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Disabilities can’t always easily be seen. While a broken leg can keep you from getting to class on time, so can a variety of other disabilities. That’s why Services for Students with Disabilities (SSD) and Traffic Operations have teamed up to create a Student Campus Community Transportation Service vehicle (SCOUT).

Students look to SCOUT for a helping foot


Matt Weir / The Collegian

Disabilities can’t always easily be seen. While a broken leg can keep you from getting to class on time, so can a variety of other disabilities. That’s why Services for Students with Disabilities (SSD) and Traffic Operations have teamed up to create a Student Campus Community Transportation Service vehicle (SCOUT).

SCOUT was created eight years ago when a few students expressed their need for help getting around campus. From then on the program grew into something much bigger and more helpful to students.

SCOUT provides the Fresno State campus with a variety of services, including transportation for registered students with mobility difficulties and/or other disabilities that make walking around campus hard.

Director of Services for Students with Disabilities Janice Brown said there are more than 600 students registered with SSD, and two-thirds of them have a hidden learning disability. There are currently 86 students that utilize SCOUT’s services.

Brown said some hidden learning disabilities include attention deficit disorder (ADD) and dyslexia. Students with permanent conditions, such as being blind or deaf, as well as mental disabilities like schizophrenia and bipolar disorder can use the services as well.

Some temporary disabilities range from a broken leg or foot to a sprained ankle, whether you need the services for a couple of weeks or the whole semester.

Public Information Officer Amy Armstrong said there are five designated golf carts used for the SCOUT Program. Four are used for students with crutches or other disabilities, while one is wheelchair accessible. There are several other golf carts available for the safety escort service.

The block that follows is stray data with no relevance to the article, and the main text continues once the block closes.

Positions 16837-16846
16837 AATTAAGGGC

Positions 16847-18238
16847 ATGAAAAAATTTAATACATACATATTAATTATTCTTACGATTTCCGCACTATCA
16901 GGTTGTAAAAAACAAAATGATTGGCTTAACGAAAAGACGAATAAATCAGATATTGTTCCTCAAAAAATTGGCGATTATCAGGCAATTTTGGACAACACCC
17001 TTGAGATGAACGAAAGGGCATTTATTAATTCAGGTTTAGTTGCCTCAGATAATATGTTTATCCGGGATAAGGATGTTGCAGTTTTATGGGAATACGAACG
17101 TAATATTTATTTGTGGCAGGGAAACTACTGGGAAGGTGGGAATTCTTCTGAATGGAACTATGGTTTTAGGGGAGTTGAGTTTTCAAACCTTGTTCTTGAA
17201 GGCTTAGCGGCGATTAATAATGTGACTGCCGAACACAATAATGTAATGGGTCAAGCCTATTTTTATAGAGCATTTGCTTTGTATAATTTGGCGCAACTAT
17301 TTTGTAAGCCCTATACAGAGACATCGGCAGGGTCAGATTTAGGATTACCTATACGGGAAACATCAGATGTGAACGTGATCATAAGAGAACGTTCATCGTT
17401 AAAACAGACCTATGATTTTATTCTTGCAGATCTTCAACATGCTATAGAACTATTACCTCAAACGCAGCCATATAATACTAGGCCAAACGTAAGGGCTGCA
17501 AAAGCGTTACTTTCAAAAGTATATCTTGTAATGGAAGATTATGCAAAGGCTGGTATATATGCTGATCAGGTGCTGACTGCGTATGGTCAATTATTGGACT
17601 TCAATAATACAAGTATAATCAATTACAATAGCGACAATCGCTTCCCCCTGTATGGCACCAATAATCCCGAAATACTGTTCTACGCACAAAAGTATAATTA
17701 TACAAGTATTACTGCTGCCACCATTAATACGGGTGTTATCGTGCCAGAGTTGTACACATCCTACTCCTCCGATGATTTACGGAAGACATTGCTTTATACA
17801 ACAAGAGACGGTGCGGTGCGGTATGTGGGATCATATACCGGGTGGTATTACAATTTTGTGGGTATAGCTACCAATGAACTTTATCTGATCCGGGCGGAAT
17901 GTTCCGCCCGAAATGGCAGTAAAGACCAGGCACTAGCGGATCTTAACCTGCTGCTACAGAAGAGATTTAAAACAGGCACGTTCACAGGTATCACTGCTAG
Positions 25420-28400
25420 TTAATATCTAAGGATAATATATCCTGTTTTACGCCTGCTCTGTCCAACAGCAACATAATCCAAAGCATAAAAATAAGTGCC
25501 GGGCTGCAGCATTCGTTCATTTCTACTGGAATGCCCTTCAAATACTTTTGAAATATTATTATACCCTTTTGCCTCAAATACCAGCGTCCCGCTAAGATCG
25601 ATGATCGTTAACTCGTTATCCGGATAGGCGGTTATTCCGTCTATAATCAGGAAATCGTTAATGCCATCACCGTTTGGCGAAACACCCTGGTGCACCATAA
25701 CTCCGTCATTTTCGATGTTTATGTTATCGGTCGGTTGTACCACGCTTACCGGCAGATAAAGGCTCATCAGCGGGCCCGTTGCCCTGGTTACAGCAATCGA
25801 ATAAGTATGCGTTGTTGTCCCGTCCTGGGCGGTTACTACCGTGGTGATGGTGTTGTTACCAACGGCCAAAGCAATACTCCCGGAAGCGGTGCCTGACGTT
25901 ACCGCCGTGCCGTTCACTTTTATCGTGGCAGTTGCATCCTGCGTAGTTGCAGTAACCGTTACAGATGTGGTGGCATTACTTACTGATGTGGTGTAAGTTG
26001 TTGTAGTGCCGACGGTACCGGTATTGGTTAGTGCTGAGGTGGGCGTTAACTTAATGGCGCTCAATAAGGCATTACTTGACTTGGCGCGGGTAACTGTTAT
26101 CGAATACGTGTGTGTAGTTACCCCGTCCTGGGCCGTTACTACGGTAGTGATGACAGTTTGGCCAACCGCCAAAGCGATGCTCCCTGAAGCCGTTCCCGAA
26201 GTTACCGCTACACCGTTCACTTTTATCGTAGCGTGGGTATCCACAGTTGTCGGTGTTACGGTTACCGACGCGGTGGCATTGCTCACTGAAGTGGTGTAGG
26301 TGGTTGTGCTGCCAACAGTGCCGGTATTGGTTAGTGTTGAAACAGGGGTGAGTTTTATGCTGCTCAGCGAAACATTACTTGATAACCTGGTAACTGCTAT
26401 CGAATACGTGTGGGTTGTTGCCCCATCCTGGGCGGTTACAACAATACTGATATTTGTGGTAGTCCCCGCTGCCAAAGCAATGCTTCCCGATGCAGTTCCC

SCOUT’s five drivers make approximately 70 stops per day for registered students. But they will also stop and help others who need assistance.
“Drivers will offer one-time rides for those who need them and offer temporary services,” said Brown.

To become part of SCOUT’s transportation services students are asked to register with the SSD office to verify their disability. SCOUT accommodations for this semester will be made based on current class schedules.

The SSD office is located on the first floor of the Henry Madden Library, next to the south elevators.

The program is also responsible for responding to emergency calls, patrolling campus for unsafe situations, and monitoring the blue parking stalls to ensure individuals who need them are using them.

A safety escort service is also available to students 24 hours a day, seven days a week. Students can call the University Police Department dispatch number at 278-8400 and a safety escort officer will come accompany them to their next class or car.

“I encourage all students to use it [safety escort services] for safety,” said Brown.

Every safety escort officer is trained and in uniform, equipped with a radio for emergencies. A police officer will assist those in need if a safety escort officer is unavailable at the time.

Getting to class on time is important, but being safe is more crucial. A great deal of students have classes at night so students are encouraged to save the University Police Department dispatch number in their cell phones, just in case.

“We always encourage students to use the safety escort service if they don’t feel safe,” said Armstrong. “We are more than happy to provide this service.”